This hormone compound is found a vast majority of plastic products and has already been banned from baby bottles. When you think about it, it could also be a major contributing factor behind the excessive weight gain and infertility issues we’re seeing all around the world.
Eliminating receipts where possible not only minimises the amount of plastic-coated paper that goes into landfills, but could also be a major cost-saving exercise for retailers.
So for accounts and loyalty cards could we not have our receipts stored and accessible electronically? Could we not have them emailed to us? Or alternately could we not have the receipts logged against our debit or credit cards when we choose to pay electronically?
Or could we simply ask if people want a slip or receipt before we go to the cost of printing them out at the till?
Cheap toys & giveaways
Is it really necessary for us to give away a cheap, made-in-China toy with every kiddies meal?
These items have no longevity and largely end up on a dump because they break so quickly.
Wouldn’t the money better be spent on giving some sort of loyalty discount as an incentive to come back?
Get smart about packaging
So much of the packaging we use is redundant – do you really need a plastic coated paper box if you already have a plastic tray inside it?
Do you really need a glued paper label or plastic wrap on a glass or plastic bottle? Does fruit really need to be presented in moulded styrofoam and wrapped in clingwrap?
If we’re going to get smart about recycling we need to make it as simple as possible, so limit your packaging to one material per element. It’s perfectly possible to print onto glass and even plastics, and that makes it a ton easier to recycle too.
We need strong voices
This is far from just about packaging and receipts and giveaways though: as writers and voices who contribute on a daily basis, it’s really time we roll up our sleeves and jump in and help.
The activists who are out there trying to make an impact don’t have our smarts, and they certainly don’t have the access to the marketing and PR machines that we steer and influence from the inside.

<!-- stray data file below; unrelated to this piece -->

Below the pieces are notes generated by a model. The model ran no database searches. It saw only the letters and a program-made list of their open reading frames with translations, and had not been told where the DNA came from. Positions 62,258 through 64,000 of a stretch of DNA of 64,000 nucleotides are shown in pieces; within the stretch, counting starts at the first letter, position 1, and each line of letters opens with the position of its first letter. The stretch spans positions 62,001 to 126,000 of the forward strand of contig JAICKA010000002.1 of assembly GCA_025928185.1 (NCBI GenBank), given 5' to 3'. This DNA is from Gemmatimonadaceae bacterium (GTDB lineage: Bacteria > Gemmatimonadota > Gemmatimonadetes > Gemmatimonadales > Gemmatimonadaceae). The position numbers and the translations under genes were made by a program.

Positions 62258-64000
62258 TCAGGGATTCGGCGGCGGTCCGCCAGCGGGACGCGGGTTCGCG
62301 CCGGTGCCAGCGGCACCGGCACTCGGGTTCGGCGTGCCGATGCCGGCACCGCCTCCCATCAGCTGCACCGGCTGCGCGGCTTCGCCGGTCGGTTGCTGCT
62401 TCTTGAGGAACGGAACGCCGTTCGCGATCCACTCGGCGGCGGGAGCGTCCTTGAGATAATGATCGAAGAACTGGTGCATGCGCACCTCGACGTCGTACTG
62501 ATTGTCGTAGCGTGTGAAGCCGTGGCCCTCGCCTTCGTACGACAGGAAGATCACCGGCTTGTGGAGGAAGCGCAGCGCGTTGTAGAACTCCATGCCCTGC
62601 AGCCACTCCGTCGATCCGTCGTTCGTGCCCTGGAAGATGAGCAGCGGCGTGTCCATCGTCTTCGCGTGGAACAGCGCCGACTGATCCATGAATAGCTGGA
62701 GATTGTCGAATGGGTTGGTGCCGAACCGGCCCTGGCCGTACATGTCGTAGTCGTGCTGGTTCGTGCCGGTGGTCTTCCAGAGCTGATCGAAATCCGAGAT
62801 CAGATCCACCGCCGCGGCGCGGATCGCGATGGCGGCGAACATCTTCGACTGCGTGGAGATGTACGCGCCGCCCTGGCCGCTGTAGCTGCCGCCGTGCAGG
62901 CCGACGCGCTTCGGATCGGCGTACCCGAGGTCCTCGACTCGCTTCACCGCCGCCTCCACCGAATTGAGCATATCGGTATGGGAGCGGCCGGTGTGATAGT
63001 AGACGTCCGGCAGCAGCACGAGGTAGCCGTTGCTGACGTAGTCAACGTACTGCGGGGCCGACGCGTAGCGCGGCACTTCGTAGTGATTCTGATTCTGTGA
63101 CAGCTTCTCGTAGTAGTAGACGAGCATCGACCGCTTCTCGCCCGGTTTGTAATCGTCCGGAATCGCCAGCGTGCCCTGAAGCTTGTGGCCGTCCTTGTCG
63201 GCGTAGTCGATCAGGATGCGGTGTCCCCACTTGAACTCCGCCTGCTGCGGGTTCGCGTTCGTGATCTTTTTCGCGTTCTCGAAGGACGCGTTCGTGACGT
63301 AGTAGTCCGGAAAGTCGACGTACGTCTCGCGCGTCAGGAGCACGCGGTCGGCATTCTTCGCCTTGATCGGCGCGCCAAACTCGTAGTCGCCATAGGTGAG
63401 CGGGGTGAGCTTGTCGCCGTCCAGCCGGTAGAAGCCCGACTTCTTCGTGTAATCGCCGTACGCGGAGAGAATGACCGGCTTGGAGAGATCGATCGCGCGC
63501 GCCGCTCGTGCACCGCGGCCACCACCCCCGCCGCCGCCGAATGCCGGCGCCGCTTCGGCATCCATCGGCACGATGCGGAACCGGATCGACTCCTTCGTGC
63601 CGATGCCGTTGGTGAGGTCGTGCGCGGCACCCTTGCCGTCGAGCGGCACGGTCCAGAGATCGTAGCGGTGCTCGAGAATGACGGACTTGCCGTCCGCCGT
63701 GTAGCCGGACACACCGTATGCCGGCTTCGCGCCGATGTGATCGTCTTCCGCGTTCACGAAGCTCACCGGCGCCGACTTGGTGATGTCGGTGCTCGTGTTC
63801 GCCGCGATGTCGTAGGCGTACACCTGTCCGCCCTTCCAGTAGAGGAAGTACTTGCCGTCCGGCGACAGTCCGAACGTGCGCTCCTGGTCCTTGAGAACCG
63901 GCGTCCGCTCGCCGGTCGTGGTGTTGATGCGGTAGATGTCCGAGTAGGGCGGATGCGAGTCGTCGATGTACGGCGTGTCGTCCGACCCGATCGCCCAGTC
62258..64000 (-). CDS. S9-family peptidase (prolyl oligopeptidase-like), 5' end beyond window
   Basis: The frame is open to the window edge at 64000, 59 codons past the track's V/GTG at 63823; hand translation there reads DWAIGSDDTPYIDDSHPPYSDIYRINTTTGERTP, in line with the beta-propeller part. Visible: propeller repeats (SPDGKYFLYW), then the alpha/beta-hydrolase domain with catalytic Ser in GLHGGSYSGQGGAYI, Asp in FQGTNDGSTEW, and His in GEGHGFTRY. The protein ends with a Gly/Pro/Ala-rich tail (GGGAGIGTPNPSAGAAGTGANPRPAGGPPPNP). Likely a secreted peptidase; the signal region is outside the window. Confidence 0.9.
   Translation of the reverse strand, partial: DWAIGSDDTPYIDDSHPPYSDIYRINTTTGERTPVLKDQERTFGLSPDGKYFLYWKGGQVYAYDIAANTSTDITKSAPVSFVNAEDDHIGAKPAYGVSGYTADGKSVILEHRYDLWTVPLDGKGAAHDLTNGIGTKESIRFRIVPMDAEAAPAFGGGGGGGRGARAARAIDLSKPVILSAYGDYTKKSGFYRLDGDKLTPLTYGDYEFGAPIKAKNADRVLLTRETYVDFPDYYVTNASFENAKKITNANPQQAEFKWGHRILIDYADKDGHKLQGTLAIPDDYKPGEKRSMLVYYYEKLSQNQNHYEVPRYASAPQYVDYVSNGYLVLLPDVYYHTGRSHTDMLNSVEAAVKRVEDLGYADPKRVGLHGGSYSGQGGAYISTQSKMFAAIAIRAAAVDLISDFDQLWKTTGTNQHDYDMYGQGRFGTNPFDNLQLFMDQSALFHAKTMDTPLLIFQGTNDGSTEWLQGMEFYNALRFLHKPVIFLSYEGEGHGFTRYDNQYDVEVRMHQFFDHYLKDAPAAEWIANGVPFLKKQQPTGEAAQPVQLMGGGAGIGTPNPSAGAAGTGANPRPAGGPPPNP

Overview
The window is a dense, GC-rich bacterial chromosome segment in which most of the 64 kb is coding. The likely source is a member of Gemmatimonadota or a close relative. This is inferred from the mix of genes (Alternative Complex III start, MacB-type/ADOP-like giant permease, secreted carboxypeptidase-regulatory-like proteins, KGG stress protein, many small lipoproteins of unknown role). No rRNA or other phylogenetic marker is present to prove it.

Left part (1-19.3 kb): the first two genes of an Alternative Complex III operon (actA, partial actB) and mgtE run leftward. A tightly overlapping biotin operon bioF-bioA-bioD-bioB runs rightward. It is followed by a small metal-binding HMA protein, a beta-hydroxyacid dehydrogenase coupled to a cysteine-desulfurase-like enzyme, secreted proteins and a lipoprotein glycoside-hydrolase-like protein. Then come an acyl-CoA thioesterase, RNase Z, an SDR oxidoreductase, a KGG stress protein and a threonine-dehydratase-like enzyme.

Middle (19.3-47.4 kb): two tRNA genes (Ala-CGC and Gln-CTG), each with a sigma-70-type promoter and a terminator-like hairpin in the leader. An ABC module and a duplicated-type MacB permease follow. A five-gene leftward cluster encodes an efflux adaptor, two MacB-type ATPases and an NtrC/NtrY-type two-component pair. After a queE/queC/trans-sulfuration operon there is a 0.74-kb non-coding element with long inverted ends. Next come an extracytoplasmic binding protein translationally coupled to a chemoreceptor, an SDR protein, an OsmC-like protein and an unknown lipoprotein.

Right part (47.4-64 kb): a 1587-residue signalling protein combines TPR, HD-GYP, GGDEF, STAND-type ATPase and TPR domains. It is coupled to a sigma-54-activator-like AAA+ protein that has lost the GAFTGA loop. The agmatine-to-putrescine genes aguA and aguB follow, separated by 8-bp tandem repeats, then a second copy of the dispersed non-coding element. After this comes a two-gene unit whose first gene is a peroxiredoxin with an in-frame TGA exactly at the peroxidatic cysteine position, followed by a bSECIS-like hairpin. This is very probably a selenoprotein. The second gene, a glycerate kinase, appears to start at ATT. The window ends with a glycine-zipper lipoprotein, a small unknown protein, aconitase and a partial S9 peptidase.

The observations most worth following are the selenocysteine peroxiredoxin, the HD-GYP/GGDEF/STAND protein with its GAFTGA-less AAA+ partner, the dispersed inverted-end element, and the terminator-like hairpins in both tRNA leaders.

Many of them are small organisations, driven by activists who really care but don’t have the budget or know-how to manage much more than a couple of poorly-distributed press releases a year, and maybe a newsletter.
So become a voice – when you see an issue that deserves talking about, then use your pull and knowledge to get the message out there.
Exercise your moral and ethical rights and question the information that’s put in front of you – especially when it’s designed to lobby against environmental and social causes.
And if you have to be backhanded about it because you’re forced by the client to distribute that piece, then make sure that those pieces don’t get adequate coverage… it’s kind of like a go slow and you know how to make that happen.
You can make a difference
We can all make a difference, and the biggest impact we’re going to make is if there are lots of us doing small day-to-day things on an ongoing basis.
Don’t let them convince you that you are powerless, because you aren’t. You are powerful beyond measure because you make the actual detailed decisions.
As the cogs that keep these industries turning we really have the power to create a strong and united voice and make it easy for the man in the street to do the right thing.
And ultimately do you want to be remembered as the advertising generation that destroyed women’s self-esteem, or the advertising generation that stood up strong, aired our voices and helped save a dying planet?